Welcome back to my blog – I hope you have had a restful and enjoyable summer! However, if a week is a long time in politics, then developments over the last two months equate to a geological time period. I will do my best to summarise today, and then undoubtedly return to many of these themes in the weeks ahead.
Michael Gove’s vision for Cambridge
The big story breaking in early July was the article in the Sunday Times outlining Michael Gove’s plans for 250,000 houses to be built “in Cambridge”. At the time of my last blog, detail beyond that aspiration was thin on the ground. And, despite a further reference in a speech by Mr Gove himself in early August (though without specific mention of that target), there’s still more heat than light.
Mr Gove has despatched Peter Freeman, the developer who led the regeneration of Kings Cross surrounds, to Cambridge to find out what the barriers to achieving his vision might be. I was fortunate enough to meet Peter on his first trip here, thanks to an introduction from a Queen Edith’s resident. Peter was generous with his time and listened to an outline of the many challenges I have previously catalogued here over the last years, including the deficits in both physical and social infrastructure which we already experience as a result of the rate of growth over the last two decades; and how our dysfunctional governance structures fail to provide the tools to address these.
I then walked with him back to his hotel at CB1 which provided an interesting reality check in the context of how misleading the AI generated images of “a new beautiful urban quarter” for Cambridge might be. How does that saying about ‘fool me once’ continue?
Peter is due to deliver his report in a few months, but plenty of other commentators are already pitching in to the debate. One paper which tries to look beyond the glib phraseology about Cambridge becoming Britain’s Silicon Valley was co-authored by Queen Edith’s resident and Professor of Geography at Cambridge University, Mia Gray. Do have a read.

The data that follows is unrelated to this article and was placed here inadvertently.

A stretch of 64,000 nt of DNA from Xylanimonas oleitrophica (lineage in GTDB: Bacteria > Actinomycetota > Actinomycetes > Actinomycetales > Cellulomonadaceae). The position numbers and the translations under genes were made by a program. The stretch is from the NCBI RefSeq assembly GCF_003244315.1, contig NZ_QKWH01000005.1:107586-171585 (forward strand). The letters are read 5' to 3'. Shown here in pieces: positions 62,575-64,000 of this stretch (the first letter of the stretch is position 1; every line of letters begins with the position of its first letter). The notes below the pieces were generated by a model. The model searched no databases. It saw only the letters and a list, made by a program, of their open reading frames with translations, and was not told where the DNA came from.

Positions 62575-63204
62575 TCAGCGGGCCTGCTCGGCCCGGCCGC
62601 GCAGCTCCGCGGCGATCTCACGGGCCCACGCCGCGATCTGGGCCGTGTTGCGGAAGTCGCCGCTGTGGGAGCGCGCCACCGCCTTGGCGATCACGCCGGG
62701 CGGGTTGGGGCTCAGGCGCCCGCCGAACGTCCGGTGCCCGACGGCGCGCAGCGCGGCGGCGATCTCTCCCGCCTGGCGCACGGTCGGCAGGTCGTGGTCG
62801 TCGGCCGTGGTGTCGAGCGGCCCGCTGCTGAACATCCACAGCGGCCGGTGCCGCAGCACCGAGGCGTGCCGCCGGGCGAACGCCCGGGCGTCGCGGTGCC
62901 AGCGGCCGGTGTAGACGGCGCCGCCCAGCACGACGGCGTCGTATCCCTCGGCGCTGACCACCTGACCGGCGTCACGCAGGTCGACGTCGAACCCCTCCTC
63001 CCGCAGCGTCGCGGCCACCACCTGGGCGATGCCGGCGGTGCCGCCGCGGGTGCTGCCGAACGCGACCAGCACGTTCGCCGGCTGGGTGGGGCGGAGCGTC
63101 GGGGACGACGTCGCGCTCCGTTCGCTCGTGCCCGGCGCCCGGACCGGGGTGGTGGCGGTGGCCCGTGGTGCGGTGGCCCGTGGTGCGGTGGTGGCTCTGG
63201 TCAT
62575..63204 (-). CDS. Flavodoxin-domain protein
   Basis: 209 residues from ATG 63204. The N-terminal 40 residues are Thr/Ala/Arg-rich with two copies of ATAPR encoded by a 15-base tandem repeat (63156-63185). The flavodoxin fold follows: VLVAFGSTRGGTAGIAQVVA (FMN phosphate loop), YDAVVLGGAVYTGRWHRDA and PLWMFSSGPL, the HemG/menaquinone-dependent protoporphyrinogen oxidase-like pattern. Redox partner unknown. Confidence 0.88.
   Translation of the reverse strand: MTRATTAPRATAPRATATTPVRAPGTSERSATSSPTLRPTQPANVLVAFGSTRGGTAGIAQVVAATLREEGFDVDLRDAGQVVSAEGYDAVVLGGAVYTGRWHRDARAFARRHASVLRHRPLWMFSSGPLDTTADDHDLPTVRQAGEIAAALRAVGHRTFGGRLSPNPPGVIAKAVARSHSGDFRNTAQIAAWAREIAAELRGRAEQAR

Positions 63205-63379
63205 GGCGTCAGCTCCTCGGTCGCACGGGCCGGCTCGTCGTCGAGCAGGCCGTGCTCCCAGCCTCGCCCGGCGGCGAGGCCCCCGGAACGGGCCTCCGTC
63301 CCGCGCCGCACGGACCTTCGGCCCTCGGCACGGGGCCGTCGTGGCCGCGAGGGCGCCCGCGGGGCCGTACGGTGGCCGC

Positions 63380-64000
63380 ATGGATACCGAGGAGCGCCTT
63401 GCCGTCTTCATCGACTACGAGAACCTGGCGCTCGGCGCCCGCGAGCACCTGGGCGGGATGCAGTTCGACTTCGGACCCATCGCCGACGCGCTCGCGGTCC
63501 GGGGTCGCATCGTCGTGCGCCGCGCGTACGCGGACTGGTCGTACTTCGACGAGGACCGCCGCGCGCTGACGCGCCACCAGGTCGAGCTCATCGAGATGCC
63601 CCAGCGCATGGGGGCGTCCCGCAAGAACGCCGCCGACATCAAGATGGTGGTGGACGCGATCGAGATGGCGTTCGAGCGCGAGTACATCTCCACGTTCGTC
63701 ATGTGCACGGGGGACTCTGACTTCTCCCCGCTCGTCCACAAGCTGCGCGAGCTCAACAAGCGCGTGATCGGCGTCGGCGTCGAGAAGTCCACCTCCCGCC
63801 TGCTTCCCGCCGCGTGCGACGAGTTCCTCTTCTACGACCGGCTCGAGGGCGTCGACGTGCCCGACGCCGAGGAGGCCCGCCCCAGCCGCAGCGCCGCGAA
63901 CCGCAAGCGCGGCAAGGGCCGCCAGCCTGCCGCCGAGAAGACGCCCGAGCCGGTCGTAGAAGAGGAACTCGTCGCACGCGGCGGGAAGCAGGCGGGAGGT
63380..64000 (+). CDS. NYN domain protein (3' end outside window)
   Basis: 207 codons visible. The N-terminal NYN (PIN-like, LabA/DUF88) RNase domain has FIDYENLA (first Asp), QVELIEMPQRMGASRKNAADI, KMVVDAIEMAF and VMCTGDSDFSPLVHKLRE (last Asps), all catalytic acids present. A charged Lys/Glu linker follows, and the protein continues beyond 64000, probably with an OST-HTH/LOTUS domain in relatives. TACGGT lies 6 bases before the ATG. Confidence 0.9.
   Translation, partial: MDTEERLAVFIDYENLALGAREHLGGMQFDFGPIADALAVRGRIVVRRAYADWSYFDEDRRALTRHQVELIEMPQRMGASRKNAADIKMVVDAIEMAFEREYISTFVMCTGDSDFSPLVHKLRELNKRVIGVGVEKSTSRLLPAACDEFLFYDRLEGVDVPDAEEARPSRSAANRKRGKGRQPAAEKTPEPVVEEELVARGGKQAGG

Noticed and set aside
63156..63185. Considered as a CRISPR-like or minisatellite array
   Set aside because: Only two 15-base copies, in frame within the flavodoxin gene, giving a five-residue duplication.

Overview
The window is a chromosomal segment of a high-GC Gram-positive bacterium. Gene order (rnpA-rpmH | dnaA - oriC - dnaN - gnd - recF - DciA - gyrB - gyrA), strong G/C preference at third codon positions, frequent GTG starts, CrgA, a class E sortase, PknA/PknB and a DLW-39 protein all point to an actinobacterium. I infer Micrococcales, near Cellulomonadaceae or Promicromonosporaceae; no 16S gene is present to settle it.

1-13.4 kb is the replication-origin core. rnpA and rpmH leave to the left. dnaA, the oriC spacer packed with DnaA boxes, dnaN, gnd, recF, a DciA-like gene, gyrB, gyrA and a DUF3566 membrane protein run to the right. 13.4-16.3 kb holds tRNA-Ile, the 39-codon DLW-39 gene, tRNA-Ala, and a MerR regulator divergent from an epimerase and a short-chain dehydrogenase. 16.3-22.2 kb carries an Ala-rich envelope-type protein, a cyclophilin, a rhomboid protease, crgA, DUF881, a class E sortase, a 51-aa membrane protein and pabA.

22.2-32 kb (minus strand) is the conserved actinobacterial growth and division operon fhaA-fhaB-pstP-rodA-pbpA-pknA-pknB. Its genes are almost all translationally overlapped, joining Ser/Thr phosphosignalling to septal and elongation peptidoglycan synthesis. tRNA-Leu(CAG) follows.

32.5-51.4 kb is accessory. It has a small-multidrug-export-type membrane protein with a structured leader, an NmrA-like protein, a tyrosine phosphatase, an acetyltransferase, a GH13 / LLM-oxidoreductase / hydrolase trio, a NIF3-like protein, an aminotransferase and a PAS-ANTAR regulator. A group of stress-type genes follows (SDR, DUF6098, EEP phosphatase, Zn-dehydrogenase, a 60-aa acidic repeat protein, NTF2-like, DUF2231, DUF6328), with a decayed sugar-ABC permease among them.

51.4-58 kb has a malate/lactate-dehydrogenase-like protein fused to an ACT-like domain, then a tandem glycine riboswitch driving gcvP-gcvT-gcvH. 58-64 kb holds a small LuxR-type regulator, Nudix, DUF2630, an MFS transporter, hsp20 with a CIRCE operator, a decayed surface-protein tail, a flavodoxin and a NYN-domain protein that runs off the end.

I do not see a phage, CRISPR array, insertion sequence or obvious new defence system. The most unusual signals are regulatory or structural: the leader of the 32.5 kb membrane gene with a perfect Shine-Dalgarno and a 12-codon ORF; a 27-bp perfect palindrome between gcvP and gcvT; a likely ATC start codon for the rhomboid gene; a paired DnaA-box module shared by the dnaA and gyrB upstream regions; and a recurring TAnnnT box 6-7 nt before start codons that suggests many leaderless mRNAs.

Revised proposals for the Sustainable Travel Zone
Returning to the theme of our current infrastructure deficits and what might be done about them, the GCP published its revised proposals for the parameters of its Sustainable Travel Zone last week. These will be discussed at the GCP Joint Assembly on 7th September and then by the Executive Board at the end of the month. This process will determine whether the GCP wishes to recommend the proposals for approval by the County Council, which is the ultimate decision making body.
Because the charging zone is now proposed to only operate during in the morning and evening peak, and because a range of other exemptions/exclusions have been added, less revenue will be raised. It is noticeable that the revised proposals are much less specific about the improvements which it might be possible to make to bus services and active travel support as the ‘carrot’ to offset the charging ‘stick’.
Whether the politicians charged with making these decisions will consider this an acceptable trade will remain to be seen. Meanwhile, the graphic below from the report to the Assembly shows exactly why our current governance arrangements are unfit for purpose. As Antony Carpen says: “Why have one organisation responsible for local transport when you can have three?” Note that the City Council doesn’t appear anywhere.
Acknowledging the water crisis
I was interviewed by Dotty McLeod of BBC Radio Cambridgeshire this week about the news that the Environment Agency have asked for more evidence that the planned Cancer Research Hospital on the Biomedical Campus can be built and operated without harming the water environment: “It is considered that there is a potential significant adverse impact of the proposed development in relation to natural resources and water resources.”